Subject: keeping multiple versions of "library" package runtimes installed
To: NetBSD Packages Technical Discussion List <tech-pkg@NetBSD.org>
From: Greg A. Woods <firstname.lastname@example.org>
Date: 06/10/2007 14:51:36
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At Fri, 8 Jun 2007 13:17:40 +0200, Julio M. Merino Vidal wrote:
Subject: Re: emacs22
> On 08/06/2007, at 12:45, Dieter Baron wrote:
> >> This could also be useful to easily split packages providing
> >> libraries into run-time only files (the .so's) and the headers, as
> >> almost any Linux distribution does.
> > I don't see the big benefit in that (and it's something that has
> > annoyed me no end on linux hosts). Header files don't take up much
> > space.
> But they are "ugly" in a production box where you don't want any =20
> compiler-related stuff to be available, for example. Anyway, this is =20
> just a specific use case of this functionality.
Neither disk space nor aesthetics are the issue. Not even a tiny bit.
Please think about binary packages.
Please think about upgrades of a selected few binary packages on a
Please think about systems where not only are applications using library
packages, but the user may also be a developer using some (ANY!) version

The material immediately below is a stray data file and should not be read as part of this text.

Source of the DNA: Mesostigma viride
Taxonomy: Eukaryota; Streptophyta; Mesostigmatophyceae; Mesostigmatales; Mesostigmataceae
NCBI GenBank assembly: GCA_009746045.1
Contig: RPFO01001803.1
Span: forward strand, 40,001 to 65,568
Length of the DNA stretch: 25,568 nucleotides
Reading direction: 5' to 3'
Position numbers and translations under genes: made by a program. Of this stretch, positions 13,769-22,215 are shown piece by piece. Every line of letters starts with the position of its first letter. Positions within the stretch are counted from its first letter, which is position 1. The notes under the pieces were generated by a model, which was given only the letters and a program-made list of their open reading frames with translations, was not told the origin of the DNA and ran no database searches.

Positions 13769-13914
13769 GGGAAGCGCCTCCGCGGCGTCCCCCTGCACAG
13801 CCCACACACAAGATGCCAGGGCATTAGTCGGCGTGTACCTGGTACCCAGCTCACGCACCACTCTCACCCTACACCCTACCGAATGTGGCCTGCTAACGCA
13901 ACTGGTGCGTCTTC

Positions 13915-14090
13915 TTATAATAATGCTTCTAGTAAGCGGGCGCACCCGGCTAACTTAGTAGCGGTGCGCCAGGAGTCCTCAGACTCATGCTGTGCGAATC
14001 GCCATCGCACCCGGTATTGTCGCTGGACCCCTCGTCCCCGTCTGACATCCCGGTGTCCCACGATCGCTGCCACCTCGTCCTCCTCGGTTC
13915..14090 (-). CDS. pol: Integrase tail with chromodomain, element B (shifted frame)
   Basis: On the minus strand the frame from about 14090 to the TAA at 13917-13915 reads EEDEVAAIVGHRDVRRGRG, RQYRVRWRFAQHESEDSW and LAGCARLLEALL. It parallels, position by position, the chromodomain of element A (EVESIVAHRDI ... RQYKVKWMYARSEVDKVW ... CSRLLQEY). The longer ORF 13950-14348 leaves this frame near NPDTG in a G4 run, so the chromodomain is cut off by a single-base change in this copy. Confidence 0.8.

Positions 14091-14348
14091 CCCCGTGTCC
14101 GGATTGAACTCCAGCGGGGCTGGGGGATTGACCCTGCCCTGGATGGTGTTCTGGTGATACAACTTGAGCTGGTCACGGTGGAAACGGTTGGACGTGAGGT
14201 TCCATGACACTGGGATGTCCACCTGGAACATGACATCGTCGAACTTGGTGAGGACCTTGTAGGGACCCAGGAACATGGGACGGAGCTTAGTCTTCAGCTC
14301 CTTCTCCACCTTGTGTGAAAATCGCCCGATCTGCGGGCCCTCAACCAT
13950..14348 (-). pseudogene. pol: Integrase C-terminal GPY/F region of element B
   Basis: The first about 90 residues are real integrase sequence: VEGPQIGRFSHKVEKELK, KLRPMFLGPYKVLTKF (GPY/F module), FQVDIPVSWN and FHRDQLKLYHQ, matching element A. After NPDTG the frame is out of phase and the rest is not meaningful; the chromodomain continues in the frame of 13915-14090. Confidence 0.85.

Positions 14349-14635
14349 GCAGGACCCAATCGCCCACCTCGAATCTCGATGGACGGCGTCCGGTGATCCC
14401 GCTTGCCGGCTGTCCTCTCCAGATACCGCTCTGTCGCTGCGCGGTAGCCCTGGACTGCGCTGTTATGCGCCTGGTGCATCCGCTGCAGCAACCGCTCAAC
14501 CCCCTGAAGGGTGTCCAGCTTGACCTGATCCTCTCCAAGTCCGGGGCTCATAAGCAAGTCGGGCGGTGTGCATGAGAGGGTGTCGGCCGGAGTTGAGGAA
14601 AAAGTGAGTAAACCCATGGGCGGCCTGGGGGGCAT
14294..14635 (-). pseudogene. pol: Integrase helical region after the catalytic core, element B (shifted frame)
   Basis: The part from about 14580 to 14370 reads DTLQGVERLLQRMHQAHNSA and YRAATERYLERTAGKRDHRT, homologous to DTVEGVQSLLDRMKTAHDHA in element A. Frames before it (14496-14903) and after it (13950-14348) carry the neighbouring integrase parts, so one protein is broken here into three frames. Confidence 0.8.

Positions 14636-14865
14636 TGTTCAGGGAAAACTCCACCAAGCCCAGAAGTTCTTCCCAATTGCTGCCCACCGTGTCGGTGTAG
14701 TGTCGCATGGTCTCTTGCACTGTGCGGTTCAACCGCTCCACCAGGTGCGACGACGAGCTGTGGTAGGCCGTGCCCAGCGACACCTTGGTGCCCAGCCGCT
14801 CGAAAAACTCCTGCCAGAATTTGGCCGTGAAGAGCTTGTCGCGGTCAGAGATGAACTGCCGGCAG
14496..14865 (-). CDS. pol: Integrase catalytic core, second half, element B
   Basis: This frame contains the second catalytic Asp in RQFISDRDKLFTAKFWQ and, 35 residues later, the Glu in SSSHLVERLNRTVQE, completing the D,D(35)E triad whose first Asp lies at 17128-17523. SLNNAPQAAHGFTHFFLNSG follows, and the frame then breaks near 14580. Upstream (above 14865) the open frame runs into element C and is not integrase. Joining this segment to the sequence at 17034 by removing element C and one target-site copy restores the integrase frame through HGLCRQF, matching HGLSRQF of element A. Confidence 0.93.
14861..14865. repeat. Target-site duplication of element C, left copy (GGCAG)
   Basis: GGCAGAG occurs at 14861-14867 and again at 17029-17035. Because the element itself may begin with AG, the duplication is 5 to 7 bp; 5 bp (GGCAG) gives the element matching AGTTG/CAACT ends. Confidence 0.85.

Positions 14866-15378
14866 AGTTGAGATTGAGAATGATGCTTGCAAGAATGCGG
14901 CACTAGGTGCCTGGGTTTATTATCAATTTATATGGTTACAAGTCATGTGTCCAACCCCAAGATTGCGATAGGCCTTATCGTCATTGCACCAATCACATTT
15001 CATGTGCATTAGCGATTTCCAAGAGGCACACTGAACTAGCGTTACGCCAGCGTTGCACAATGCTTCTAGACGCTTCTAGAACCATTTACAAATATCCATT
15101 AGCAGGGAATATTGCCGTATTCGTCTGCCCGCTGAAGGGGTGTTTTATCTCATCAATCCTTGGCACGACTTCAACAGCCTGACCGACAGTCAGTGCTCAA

of a given library package while at the same time using other
applications which make runtime use of a _different_ version the given
Please consider that header files, in particular, will often have
filesystem namespace clashes between various versions of the same
Please consider that all runtime files (other than .so's) in "library"
packages must all be given ABI-specific pathnames, just like the .so's.
I.e. it must (sooner or later) be possible to have multiple versions of
the runtime files for any and all sub-ordinate (dependant) packages
installed simultaneously (in order to satisfy requirements by other
variously upgraded binary application packages) while still having a
given default "production" version of the same sub-ordinate library
package installed for developer use.
This issue has been in discussion practically since the very first
binary packages from pkgsrc were made available. Let us NOT continue to
sweep it under the carpet as has been done until now.
Greg A. Woods
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